Find out more at our official site:
Follow us on Twitter @
Exclusive Facebook Content:
Check out our IMDB at

The Cast of “The Dirty Girl” Says “It Gets Better” In New Video

The stars and filmmaker of the new indie film DIRTY GIRL are speaking up and helping to spread the message, it gets better.

The film tells the story of a pair of mismatched misfits who must discover each other and themselves through a funny and serendipitous friendship. Abe Sylvia’s touching story of growing up in an intolerant place shares the universal message of hope, making it a great fit with author Dan Savage’s “It Gets Better” project.

For more information visit:

Watch the video now below:

CD Review: Girl on Fire “Revenge EP”

Girl on Fire
“Revenge EP”
Hollywood Waste
Producer: WiL Francis
Tracks: 5

Our Score: 4 out of 5 stars

Girl on Fire are a 4 piece Alt/Rock band hailing from the Seattle, WA area. The band consisting of Austin Held- Vocal, Mick McMahan- Guitar, Josh Mouser- Bass and Harry MacDonald- Drums bring a fresh new approach to the Alt/Rock scene with the release of the bands debut EP titled “Revenge”. “Revenge” is a blend of rock infused punk which is very reminiscent of early Linkin Park albums.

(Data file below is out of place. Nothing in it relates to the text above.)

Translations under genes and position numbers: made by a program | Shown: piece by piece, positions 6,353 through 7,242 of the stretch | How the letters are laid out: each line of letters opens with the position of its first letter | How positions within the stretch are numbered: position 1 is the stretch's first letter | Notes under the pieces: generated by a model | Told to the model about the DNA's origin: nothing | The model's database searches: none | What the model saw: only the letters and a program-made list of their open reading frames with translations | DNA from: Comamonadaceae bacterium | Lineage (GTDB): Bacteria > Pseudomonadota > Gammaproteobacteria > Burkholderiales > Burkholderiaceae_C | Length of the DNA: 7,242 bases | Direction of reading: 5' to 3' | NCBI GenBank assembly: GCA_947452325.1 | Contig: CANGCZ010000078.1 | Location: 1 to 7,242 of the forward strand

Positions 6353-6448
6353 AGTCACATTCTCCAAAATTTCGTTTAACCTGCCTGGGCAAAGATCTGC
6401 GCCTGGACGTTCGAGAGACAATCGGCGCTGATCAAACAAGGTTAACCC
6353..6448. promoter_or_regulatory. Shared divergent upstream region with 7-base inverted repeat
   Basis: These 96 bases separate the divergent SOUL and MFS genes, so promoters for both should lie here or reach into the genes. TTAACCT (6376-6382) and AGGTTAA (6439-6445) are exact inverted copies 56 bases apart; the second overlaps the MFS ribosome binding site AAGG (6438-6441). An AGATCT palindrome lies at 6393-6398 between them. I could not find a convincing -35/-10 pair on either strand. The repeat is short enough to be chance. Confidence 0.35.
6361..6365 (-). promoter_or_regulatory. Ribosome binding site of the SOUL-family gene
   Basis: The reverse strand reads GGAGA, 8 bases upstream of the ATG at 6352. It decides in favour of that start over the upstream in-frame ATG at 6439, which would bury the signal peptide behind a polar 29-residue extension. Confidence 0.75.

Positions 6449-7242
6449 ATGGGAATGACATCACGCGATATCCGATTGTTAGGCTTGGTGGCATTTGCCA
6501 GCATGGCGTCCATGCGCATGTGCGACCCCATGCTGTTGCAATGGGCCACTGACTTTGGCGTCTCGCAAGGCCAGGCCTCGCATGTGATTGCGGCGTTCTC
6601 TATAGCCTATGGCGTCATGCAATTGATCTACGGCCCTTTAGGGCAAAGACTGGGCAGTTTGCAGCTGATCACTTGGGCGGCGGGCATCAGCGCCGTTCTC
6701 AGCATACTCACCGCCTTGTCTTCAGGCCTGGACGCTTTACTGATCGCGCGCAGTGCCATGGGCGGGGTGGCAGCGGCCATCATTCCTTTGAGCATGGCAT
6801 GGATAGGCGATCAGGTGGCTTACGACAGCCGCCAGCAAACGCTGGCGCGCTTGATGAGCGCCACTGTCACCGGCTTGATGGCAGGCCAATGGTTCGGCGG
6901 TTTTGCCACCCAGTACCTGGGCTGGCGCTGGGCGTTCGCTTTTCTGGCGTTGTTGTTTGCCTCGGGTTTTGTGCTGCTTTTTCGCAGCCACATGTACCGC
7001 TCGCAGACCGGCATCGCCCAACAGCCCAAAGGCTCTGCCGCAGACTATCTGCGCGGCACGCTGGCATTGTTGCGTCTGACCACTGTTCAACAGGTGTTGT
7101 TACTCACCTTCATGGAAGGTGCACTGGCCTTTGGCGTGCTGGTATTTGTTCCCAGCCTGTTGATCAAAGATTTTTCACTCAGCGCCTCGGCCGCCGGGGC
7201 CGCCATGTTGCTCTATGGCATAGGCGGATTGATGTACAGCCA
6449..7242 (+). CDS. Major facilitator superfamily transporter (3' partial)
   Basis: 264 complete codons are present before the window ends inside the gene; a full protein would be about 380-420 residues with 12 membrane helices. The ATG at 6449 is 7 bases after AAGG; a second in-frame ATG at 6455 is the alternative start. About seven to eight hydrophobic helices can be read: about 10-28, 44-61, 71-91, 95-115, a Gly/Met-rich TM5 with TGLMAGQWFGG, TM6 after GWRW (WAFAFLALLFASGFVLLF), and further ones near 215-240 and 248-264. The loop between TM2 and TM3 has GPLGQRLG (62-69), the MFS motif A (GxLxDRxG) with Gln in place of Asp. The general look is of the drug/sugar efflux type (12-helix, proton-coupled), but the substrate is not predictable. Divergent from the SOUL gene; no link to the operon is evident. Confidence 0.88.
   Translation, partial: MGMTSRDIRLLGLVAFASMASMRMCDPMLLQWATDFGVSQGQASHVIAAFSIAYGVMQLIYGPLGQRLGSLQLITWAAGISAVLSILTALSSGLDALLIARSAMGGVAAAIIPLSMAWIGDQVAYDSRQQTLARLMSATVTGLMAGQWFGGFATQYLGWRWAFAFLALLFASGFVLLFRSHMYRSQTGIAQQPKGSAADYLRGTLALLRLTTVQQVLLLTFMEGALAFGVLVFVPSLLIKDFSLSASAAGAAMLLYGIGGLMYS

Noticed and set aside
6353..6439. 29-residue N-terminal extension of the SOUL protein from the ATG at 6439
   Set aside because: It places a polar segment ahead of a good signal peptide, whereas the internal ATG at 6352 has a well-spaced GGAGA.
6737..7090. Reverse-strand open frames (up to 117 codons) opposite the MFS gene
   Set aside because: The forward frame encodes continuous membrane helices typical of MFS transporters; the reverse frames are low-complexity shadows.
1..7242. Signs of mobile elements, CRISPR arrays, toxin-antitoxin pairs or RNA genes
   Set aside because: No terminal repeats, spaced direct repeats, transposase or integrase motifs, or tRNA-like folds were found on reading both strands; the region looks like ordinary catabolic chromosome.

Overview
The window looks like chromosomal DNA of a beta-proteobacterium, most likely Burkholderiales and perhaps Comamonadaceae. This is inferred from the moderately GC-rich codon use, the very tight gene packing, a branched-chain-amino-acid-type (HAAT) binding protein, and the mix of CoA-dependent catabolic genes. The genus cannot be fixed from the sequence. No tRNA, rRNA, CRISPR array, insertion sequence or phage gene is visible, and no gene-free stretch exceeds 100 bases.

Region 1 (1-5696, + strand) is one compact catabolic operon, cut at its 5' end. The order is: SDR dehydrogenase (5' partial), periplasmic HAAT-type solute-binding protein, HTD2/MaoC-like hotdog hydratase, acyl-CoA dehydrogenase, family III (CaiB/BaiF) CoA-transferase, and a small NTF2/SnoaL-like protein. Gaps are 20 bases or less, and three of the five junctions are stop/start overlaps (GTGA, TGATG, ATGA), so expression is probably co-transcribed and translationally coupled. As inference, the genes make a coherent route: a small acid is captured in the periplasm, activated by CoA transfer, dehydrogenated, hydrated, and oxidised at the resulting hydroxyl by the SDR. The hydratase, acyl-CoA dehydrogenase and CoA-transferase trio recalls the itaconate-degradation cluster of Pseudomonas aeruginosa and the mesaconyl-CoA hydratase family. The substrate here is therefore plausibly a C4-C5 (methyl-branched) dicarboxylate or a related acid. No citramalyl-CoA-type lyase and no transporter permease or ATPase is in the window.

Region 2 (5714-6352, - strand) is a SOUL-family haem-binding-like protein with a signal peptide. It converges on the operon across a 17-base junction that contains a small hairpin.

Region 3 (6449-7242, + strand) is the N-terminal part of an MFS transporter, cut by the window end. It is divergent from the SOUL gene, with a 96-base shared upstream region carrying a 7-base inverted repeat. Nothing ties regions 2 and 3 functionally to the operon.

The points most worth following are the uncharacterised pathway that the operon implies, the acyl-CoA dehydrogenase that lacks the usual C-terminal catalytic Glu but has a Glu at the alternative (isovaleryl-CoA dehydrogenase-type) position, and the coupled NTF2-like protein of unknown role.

Though not really familiar with Girl on Fire prior to my listening of the “Revenge EP” I was pleasantly surprised and became a fan instantly. Tracks such as “Revenge” and “Tragic Ending” have a perfect blend of rock meets pop punk. Every song on the “Revenge EP” seemed to have a hook that instantly made your head bob along to the beat. Austin Held’s vocals are a breath of fresh air and compliment the songs perfectly.

Girl on Fire’s “Revenge EP” is pure listening goodness! My only complaint was that I wanted to hear more songs! With such a catchy and melodic approach I can’t wait to hear what Girl on Fire has in store next for its listeners.

Track Listing:
1.)    Revenge
2.)    Tragic Ending
3.)    Medicate
4.)    Secret Lies
5.)    Close Your Eyes